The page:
There has been a lot of talk in the mainstream media of late about the “Mat Rempit” scourge. More often than not, these commentaries are preoccupied with demonising the Rempits rather than providing a long term solution. Stiffer penalties and jail time is all very well and good but it will not put an end to this serious social problem. Nevertheless, it would seem that everyone’s prayers have been answered. Just recently, the Malaysian Police have announced that no longer will these hooligans be called Mat Rempit, but now as Samseng Jalanan (Road Thugs) who face serious jail time if caught (as opposed to the usual practice of just fining them). To this end, the Police seek to amend Section 42 of the Road Transport Act 1987 to make jail sentences mandatory.
"One thug attacked Latha, splashing a can of 'Red Bull' energy drink on her face. The sweet-sour liquid stung her eyes, temporarily blinding her as the thug pushed her down, hit her with the drink can and snatched her gold chain and handphone"
Why are the Mat Rempit the way they are today? If we were to look back in history, we would notice that many civilizations had to deal with a counterculture movement at one time or another. The most recent example of this would be the hippie movement of the 1960s in America. A counterculture is a culture with values and mores that run counter to those of established society. According to Professor Rozmi Ismail, head of psychology at the School of Psychology and Human Development at Universiti Kebangsaan Malaysia, the Mat Rempit number in the hundreds of thousands. So it would be fair to say that the Mat Rempit is a Malaysian counterculture movement. For example, its members go against social norms by refusing to observe the rule of law (i.e. snatching handbags) in order to get what they want, which is essentially a quick fix - why work towards owning an iphone when you can just steal one?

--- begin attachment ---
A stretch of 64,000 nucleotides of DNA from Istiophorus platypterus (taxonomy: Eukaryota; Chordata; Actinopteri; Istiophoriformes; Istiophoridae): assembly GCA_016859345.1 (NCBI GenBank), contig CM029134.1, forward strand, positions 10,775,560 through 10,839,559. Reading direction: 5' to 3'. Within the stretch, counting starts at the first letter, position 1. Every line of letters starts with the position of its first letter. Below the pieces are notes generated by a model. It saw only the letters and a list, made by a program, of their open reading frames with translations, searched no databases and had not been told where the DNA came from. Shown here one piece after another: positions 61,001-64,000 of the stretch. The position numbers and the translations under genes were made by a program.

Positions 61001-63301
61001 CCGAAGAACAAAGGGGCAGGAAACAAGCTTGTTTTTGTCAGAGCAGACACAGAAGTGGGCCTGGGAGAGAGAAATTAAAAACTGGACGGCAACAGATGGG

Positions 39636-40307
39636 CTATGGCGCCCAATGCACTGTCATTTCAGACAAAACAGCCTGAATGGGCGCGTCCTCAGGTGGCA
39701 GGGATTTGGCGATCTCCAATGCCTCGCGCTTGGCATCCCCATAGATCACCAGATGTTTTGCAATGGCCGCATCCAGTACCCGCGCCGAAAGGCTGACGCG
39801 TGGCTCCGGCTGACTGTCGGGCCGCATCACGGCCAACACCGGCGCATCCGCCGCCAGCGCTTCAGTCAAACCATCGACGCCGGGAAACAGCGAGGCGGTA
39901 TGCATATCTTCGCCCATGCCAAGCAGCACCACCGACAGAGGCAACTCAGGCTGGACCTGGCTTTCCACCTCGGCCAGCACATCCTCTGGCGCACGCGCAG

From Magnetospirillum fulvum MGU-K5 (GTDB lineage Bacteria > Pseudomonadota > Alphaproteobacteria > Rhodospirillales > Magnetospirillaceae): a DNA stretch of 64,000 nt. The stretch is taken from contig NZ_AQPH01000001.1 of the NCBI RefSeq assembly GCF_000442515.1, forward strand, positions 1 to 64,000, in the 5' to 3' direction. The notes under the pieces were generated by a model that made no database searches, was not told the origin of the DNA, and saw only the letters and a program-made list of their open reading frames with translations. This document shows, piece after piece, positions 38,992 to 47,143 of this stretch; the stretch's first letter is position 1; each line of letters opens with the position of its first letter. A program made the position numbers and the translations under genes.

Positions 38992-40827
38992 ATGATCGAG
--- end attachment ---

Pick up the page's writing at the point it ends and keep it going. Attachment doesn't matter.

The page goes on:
So who is to blame for this flawed sense of logic? Some commentators squarely put the blame on the shoulders of parents. They believe that the Mat Rempit are a product of large Malay families living in low-cost housing areas. Their parents are too busy putting food on the table and juggling jobs that their kids grow up with the wrong set of values. Cramped living conditions also means that the young prefer to spend their time outdoors, often frequenting shopping centres and street malls. In the process, they come into contact with other youths of similar background. Being young and naive, they are easily influenced by their new acquaintances and are slowly introduced to the life of the Mat Rempit. Lacking guidance, not excelling in their studies and unable to find steady work (some don’t even want to work) some resort to criminal activities in order to get what they want. The motorcycle then becomes a tool from which they can seek excitement, while at the same time, assists them in carrying out their evil deeds. This could be the main reason why the Mat Rempit have become such a widely documented problem – they are able to cover more ground and roam the streets in search of exhilaration and loot.